And there was no chance Jacob would resort to violence.

‘Roy’ cut Jacob’s bonds, opened the hatch, and jerked a thumb, signaling they should climb inside. Jacob helped MacGyver slide in complete with crutches, and then followed; flinching as his feet slid into the soft crop and the grains shifted under him like quicksand. ‘Roy’ raised an eyebrow, smiled, and then slammed the metal hatch closed with an echoing clank.

“We’re dead men,” Jacob said slowly, no panic in his voice. “Perhaps we should pray…”

“It won’t hurt,” MacGyver agreed, “But I’m not counting on divine intervention just yet, so its time to start thinking.” He reached out a hand as Jacob began to squirm, causing him to sink. “No sudden moves, no thrashing, or you’ll drown in this stuff before it poisons you. Now listen, tear off your shirt sleeves…we’re going to use them as masks. He winced as he tried to tear his own shirt sleeve, and then stopped as the pain in his ribs became unbearable.

Jacob did as he was told, tearing the cotton easily and passing over a strip. The pair bound them around their faces.

“Now what?” Jacob asked, his voice suddenly muffled.

MacGyver looked around. There was always something to be done, if you searched hard enough. His eyes locked on the metal hatch. The hinges were on the inside, and were the simple type with a metal pin down the middle. After all, this was no jail; it hadn’t been made to be escape-proof.

MacGyver tried to “swim” over to it without sinking, and it proved harder than he’d imagined. It reminded him of the time he’s almost been buried alive on a trip with Professor Atticus. Once he reached the doorway, he examined the hinges closer and nodded.

“If we can get the pins out, I think we could squeeze through the gap!”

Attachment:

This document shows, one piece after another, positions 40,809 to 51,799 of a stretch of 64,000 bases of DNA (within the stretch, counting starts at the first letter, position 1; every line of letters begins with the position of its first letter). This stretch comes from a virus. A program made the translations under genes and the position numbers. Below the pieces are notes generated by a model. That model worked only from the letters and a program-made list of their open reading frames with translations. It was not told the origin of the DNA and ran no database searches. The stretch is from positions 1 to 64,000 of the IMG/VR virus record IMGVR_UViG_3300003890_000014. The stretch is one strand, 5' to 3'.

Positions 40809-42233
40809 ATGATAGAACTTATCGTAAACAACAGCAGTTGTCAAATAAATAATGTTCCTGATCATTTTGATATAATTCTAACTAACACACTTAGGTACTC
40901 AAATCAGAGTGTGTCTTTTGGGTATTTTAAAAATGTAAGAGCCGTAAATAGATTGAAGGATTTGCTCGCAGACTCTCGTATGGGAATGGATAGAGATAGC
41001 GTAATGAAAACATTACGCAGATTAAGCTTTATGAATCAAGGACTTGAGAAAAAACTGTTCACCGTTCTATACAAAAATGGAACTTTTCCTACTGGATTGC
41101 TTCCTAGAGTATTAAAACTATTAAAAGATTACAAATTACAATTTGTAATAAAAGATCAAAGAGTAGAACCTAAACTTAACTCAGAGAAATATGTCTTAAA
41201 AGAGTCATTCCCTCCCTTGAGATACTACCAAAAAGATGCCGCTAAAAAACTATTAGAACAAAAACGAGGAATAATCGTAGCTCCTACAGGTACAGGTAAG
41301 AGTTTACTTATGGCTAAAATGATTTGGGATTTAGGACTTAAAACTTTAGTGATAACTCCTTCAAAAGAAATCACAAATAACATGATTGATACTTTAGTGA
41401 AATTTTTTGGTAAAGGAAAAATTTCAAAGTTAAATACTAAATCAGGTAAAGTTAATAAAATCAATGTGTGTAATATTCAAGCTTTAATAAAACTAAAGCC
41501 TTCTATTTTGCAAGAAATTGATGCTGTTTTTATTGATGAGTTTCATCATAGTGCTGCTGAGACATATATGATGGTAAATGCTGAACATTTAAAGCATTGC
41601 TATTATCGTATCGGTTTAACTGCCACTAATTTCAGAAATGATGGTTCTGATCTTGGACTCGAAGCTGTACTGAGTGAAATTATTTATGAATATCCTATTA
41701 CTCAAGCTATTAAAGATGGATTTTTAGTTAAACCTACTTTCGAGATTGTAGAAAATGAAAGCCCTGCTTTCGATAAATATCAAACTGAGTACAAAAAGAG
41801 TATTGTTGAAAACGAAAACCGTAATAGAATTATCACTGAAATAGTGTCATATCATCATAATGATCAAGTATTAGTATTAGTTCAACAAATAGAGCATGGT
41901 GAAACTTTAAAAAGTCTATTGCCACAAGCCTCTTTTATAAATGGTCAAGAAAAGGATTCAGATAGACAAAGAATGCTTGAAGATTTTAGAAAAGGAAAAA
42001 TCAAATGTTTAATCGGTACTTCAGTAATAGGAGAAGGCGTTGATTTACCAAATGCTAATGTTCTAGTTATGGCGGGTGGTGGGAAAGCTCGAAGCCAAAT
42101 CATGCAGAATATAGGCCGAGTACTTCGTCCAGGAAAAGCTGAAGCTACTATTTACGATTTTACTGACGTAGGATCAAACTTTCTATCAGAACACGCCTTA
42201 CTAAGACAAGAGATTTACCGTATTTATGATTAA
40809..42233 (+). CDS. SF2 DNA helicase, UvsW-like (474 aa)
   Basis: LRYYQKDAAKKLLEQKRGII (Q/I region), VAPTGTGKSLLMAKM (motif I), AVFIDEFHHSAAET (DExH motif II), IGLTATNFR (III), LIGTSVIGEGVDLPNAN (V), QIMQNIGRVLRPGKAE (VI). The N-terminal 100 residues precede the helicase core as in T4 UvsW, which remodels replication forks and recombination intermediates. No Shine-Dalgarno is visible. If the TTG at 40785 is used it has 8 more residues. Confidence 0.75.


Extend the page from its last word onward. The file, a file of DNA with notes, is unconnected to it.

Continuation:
“With what?” Jacob asked. “We have no hammer, nothing, and the screwdriver and wrench you stole are no help here.”

“Oh?” MacGyver raised an eyebrow and smiled. “You need to start thinking outside the box, use your imagination!” He pulled out the two small tools, studying the hinges. After a moment, he reached out a hand and grabbed one of the crutches he’d brought and dragged it across the grain.

As Jacob watched, MacGyver started to undo the two wing nuts that allowed the handle height to be adjusted. He removed them completely, followed by the handle. For once, he was thankful of getting the older style wooden crutches that had now mostly been replaced with metal. Inside the handle was a metal bar with threads. He placed it in the jaws of the adjustable wrench, tightened and then removed it slowly with a to and fro motion.

Jacob watched, his face a mask of curiosity and wonder. “I think you can fix my plough any time,” he teased. “What are you doing?”

“We need to get the pins out of the hinges. I’ve done it lots before; you just need to find the right tools. This screwdriver is about the same diameter as the pins. We’ll use it to force them out.” MacGyver held up the screwdriver, smiling.

“But we have no hammer, nothing to strike it with to free the pins?” Jacob screwed his face up, as moving made him begin to sink.

“We place the bar and wing nuts from my crutch over the hinge, and over the screwdriver, and then tighten the nuts! As the distance between them decreases, the screwdriver has no place to go but down, forcing out the hinge pin!” MacGyver began to work as he explained.

“You’ll never work those wing nuts with your fingers when they start to get tight,” Jacob pointed out.

“Nope, but I can use this!” MacGyver waved the small adjustable wrench. He started to work as he talked, first with his fingers and then with the wrench. Sweat trickled down his face and into his makeshift mask, sticking his hair to the cut on his forehead, but the pin in the top hinge in the top was definitely moving.